...the one-eyed man is King
My wife said this to me a couple of weeks ago as we walked by a little food shop advertising the “Best Seafood Schwarma in Toronto.”
Good laugh, but it also got me thinking about my REALITY project, and my penchant for ‘innovation’ in theatre, in general.
In other words, I got a little scared.
My little bone-chilling thought went like this: what’s the point of experimenting with new technologies in theatre if nobody cares?
I’ve written in past blog posts about the dangers of marketing experimental theatre. And yet, I keep coming back to it. The basic experimental premise of REALITY is how to use multimedia to present the work in two spaces: a physical space and a virtual space. This essentially means that the production requires two designs, and the challenge is ensure that the designs compliment each other, rather than distract from one another.
However, a larger concern should be: “Is there even an audience for that kind of work?”
I’m convinced that digital technology and the web is going to become more and more integrated into theatrical work. Many of the theatre blogs that I follow focus on incorporating social media into marketing plans for productions. A smaller number of them focus on using digital technology to enhance design elements, like lights and sound.
I’ve read very little about integrating the web into actual production… but I think that’s going to change.
Consider the success the New York Metropolitan Opera has had in screening its productions in HD in movie theatres. Canada’s Stratford Festival has also tried doing this with last year’s Caesar and Cleopatra.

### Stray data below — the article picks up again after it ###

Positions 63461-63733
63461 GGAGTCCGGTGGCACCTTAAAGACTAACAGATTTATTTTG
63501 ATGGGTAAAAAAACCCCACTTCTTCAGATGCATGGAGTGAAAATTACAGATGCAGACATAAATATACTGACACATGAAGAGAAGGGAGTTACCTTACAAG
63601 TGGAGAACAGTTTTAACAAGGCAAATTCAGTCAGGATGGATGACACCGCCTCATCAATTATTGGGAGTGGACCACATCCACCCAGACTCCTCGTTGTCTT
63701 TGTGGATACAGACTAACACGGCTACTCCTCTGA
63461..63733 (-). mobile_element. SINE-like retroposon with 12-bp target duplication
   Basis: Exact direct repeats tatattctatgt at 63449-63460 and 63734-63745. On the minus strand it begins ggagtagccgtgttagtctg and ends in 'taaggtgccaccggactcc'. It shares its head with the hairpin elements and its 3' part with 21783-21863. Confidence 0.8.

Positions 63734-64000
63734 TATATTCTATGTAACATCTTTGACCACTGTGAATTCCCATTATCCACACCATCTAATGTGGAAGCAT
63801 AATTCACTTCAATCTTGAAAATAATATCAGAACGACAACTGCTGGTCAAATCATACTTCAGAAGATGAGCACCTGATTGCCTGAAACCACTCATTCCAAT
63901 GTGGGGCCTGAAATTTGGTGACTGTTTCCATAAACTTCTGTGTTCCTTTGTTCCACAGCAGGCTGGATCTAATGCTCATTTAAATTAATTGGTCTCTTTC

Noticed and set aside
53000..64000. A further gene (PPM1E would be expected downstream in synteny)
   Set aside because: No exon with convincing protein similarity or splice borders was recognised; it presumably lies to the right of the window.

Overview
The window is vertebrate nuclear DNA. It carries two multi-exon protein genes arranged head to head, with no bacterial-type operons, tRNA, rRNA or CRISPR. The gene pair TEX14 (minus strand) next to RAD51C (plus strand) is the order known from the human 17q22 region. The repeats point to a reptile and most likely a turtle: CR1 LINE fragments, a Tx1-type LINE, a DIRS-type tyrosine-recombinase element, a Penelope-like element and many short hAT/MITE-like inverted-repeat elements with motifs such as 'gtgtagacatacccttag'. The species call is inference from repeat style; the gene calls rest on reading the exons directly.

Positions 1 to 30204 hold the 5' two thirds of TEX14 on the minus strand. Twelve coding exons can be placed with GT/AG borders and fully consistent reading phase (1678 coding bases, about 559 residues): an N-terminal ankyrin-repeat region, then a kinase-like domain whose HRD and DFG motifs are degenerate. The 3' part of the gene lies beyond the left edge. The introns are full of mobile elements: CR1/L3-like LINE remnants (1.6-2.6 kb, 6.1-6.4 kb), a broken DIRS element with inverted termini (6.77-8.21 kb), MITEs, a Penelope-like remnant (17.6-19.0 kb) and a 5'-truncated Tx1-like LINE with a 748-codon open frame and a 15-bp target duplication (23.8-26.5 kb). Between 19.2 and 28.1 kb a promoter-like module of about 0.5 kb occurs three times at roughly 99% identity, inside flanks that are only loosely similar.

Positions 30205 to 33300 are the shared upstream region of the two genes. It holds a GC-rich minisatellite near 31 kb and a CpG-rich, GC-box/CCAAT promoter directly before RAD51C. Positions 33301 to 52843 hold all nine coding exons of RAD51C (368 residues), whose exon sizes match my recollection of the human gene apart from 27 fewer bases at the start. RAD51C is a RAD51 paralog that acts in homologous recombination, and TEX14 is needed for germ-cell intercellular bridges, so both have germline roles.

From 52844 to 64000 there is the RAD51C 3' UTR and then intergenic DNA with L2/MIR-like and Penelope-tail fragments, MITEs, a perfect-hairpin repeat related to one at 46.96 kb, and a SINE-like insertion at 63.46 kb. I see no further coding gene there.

Stratford has actually jumped on the internet train by broadcasting web interviews with creators and stars of its productions. (I also heard a rumor that they’re planning to broadcast a couple of rehearsals too, but I can’t confirm if that’s true or not…) Both of these initiatives are remarkably brave considering how terribly theatre can translate onto video or film… (And, moving forward with my project, this is a challenge that is particularly daunting.)
You can call this marketing, or you can call it “alternative revenue streams,” but I’d like to think that it’s also a design trend.
The internet is changing how people work, relax and relate to one another. There’s a lot of fear out there that this is negatively affecting theatre: that the web encourages people to stay at home rather than assemble to witness a live event.
(Well… so does TV.)
The thing is, I don’t think that combining the two platforms is going to give me any kind of competitive edge. A theatre audience will come out to a show – if it’s exciting, fresh, marketed-well, and ultimately good – regardless.
If I’m going to have a second, digital-based platform to share my work, it should be designed specifically for the intended audience: web-heads.
It should be designed for an audience who may not be interested in going out to watch a show, but rather enjoys surfing, watching new You-Tube vids, Facebooking, blogging, downloading, connecting with friends on social media sites, etc.
I don’t necessarily want to broaden the appeal to an existing audience (although, that would be nice, if it happens). I want to expand my work so that it appeals to entirely different audiences.
Consider this: I currently live in Toronto. The bulk of my career was spent in Edmonton. I also lived in Germany for two years, and have friends and family there too. Not to mention, this blog has had comments from people who live all the way on the west coast.
If I get REALITY produced, I could conceivably share my work with all these people who would have no chance of getting to T.O. to check it out. They could share the live experience, and the communal experience, in a virtual way. Online. On a platform designed specifically for them.
That excites me. And so we move forward… shivering with fear, or not.